In the present embodiment, as well as in all embodiments, the storage system 2 can support RAIDs 1-6. However, in the embodiment shown, RAID 1, 3, 4, and 5 are shown to be supported. Since the difference between RAID3 and RAID4 is that the stripe size in RAID 3 is 1 byte and that the one of RAID 4 is more than 1 byte, the stripe size 154 of the logical OSD is determined to be 1 byte when users specify the RAID level 153 as RAID 3.

Attribute Arrangement:

Each logical object has its own attribute (metadata) in addition to data, both of which are stored in the storage devices. In the present embodiment, in a manner similar to the data, the attribute is divided into a plurality of portions by the stripe size, and each of the divided portions is stored into the data storage devices as part of the physical objects.

FIG. 6A-6C show how an object is stored in the storage devices 31. Also, parity is calculated and the resultant parity data is stored into parity storage device 31 p. If the attribute does not fit the multiples of the stripe size, null data is inserted to the last data block, except in the case of a RAID1 architecture. For example, in the logical OSD management table 150 in FIG. 5, the stripe size of logical OSD number 1 is 256 KB and the attribute size is 10 KB. In this case, since the attribute occupies only 10 KB of area in the physical data block, 246 KB of null data is added after the attribute in the block.

Physical Attribute:

When the physical object 160 is created in the data storage device, its attribute is also created. In the present embodiment, it is referred to as “physical attribute” 161. The physical attribute 161 includes the similar attribute value as the attribute 171 of the logical object 170, but does not need to include the same attribute value in every attribute. When the physical object 160 is created, at least the User_Object_ID 162 and Partition_ID 163 in the physical attribute 161 are set to the same identification numbers as the logical object 170. By doing this, disk controller 20 can only access the physical object 160 having the same object ID 162 as that of the logical object 170. As for other attributes, the same values may be set, or different values may be set.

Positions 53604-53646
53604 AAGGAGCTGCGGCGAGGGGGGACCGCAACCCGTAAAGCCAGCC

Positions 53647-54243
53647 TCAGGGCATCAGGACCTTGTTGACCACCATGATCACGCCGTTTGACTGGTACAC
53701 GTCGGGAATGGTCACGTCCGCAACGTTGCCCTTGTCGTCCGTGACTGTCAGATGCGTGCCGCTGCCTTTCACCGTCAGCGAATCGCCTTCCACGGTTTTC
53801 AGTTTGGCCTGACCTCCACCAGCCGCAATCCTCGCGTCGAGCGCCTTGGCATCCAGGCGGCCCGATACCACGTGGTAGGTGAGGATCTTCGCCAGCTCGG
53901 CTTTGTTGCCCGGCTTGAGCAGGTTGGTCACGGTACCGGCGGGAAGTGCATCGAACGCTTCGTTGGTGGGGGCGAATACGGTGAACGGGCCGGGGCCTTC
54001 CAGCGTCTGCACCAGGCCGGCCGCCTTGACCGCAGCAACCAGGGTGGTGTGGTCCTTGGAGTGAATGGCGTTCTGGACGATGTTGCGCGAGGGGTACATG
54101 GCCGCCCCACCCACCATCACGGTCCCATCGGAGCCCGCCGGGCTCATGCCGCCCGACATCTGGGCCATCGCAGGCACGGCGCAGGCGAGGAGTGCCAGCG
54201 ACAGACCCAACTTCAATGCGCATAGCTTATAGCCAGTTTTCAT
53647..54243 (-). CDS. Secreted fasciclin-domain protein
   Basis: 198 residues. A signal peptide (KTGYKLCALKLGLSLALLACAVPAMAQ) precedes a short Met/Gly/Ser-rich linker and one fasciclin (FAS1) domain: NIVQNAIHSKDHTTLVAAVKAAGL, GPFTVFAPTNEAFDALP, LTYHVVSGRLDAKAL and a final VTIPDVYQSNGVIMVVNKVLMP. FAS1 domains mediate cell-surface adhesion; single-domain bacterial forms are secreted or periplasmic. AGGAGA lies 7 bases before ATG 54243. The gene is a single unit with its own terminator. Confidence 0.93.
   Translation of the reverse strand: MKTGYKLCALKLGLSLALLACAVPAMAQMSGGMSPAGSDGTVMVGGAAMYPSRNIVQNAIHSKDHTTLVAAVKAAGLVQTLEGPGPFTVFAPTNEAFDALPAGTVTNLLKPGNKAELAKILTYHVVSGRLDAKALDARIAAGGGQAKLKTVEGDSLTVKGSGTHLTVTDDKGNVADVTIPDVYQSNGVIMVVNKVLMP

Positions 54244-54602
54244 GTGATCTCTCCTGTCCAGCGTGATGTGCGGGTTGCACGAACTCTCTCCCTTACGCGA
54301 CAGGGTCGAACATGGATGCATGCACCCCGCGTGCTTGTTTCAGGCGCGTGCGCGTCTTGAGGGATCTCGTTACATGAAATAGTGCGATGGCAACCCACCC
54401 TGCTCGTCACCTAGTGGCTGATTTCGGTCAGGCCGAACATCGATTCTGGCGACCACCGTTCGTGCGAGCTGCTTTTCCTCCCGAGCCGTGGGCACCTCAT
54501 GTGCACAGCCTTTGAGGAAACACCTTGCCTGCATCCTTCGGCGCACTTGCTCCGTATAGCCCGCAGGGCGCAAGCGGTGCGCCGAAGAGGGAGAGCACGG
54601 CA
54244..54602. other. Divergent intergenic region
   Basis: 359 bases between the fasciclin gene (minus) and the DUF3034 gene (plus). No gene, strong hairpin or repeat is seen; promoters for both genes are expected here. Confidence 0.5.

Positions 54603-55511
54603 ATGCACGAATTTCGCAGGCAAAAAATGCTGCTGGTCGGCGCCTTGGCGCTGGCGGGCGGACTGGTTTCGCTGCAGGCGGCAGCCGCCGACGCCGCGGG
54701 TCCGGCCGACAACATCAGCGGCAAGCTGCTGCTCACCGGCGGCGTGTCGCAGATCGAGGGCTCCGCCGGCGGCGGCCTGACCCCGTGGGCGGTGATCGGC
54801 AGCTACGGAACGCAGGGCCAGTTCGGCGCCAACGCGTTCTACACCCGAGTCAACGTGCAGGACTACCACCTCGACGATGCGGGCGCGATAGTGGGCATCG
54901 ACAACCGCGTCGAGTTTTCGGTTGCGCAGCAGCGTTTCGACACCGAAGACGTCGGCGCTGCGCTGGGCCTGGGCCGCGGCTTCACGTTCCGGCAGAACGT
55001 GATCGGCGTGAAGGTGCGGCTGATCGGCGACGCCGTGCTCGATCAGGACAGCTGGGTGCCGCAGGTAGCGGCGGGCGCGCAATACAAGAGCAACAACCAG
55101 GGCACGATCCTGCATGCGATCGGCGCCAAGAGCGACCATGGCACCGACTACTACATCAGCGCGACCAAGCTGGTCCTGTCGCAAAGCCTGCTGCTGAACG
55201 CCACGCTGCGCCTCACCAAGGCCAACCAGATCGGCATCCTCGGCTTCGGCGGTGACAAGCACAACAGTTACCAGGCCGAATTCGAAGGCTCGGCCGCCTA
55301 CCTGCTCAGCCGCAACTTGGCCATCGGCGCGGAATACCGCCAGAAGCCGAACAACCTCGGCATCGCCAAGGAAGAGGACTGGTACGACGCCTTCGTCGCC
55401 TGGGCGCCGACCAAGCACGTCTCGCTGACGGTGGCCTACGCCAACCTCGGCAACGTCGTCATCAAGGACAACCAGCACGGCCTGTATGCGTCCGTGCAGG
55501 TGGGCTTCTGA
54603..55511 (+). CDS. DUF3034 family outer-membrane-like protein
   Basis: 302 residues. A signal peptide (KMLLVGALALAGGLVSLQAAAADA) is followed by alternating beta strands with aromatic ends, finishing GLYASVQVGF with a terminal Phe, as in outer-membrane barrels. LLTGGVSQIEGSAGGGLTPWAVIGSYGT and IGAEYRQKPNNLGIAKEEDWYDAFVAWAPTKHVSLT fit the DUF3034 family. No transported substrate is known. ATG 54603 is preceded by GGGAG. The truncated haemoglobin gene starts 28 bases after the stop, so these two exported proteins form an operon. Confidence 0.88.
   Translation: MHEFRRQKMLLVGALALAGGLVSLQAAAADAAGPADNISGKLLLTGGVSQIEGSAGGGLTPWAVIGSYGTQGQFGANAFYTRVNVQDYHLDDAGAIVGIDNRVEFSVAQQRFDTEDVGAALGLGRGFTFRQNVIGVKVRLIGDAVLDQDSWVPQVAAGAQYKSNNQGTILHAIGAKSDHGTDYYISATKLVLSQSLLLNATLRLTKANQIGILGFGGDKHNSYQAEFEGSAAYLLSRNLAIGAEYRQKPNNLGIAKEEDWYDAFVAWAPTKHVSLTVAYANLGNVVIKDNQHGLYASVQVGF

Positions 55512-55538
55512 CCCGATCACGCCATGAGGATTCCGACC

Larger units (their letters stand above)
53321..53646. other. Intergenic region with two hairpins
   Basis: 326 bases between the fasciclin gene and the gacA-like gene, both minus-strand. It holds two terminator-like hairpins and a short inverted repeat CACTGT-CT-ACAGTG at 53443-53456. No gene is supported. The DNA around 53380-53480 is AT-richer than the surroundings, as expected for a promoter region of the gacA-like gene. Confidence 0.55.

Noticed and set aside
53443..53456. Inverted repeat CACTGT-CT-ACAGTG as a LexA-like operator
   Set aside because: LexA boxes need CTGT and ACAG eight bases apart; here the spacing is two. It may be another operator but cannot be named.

Parity Generation:

FIG. 7 shows how the parity object is generated from a plurality of physical objects in the present embodiment. In FIG. 7, the number of data storage devices is three (that is, N=3), and the stripe size is 1 KB. When the host computer 1 issues a write request with an object 105 (OBJ1) whose object size is 6 KB (for ease of understanding, suppose that each of the boxes 1, 2, 3, . . . and 6 represents 1 KB size of data blocks, and an object is composed of the six blocks), the disk controller 20 first divides the object 105 into six fixed length blocks equally (1 KB in each block), then stores each block to the data storage devices 31 (OSD_0, OSD_1, and OSD_2) respectively. In this example, since there are three data storage devices 31 and the number of blocks is greater than three, the fourth and subsequent data blocks are stored in the data storage devices 31 beginning with OSD_0. That is, 1 and 4 are stored to OSD_0 as the first object 180, 2 and 5 are stored to OSD_1 as the second object 181, and 3 and 6 are stored to OSD_2 as the third object 182. Also, a parity object is calculated by
Parity (p 1)=“block 1XOR “block 2XOR “block 3
Parity (p 2)=“block 4XOR “block 5XOR “block 6

Second, when the data 1 of object 105 is updated into data 1′, parity p1 should also be recalculated. In this case, the parity p1′ is calculated by the following formula:
Parity (p 1′)=“block 1XOR “block 1′” XOR “block p1
This is a similar method to the prior RAID system using the block access based storage device (such as SCSI HDD). The parity objects are stored in parity storage device 31 p.

Thereafter, in FIG. 8, if the data 7 and 8 are appended to the object 1, the data 7 and 8 are appended to each of the data storage devices 31, respectively, and the parity p3 corresponding to the data 7 and 8 is calculated by XORing data 7 and 8. In the prior RAID technology using the block access based storage device (such as SCSI HDD), when calculating parity, it was necessary to read the unused area 31 a where the data had not been written (the box written in the dotted line) and then calculate parity by XORing data 7, 8 and the unused area 31 a. In the present embodiment using OSD, it is not necessary to read the unused area 31 a.

Further, if the data 9 is appended to the object 1, data 9 is appended to OSD_2, and the parity p3 is recalculated into p3′ by the following calculation:
Parity (p 3′)=“parity p 3XOR “block 9

In the above embodiment, the parity generation is explained based on the assumption that the multiples of 1 KB data is updated/appended. But this method is applicable when less than 1 KB data is updated/appended. For example, when data 1 is to be updated to data 1′, suppose that only the first 100 bytes of data is updated. In this case, the disk controller 20 reads the first 100 bytes of parity data from parity p1, calculates a new parity by XORing 100 bytes of data 1 and 100 bytes of parity p1, and then stores 100 bytes of new data 1′ and 100 bytes of new parity p1′ into the data storage device 31 and parity storage device 31 p, respectively.

Process Flow of I/O Operations: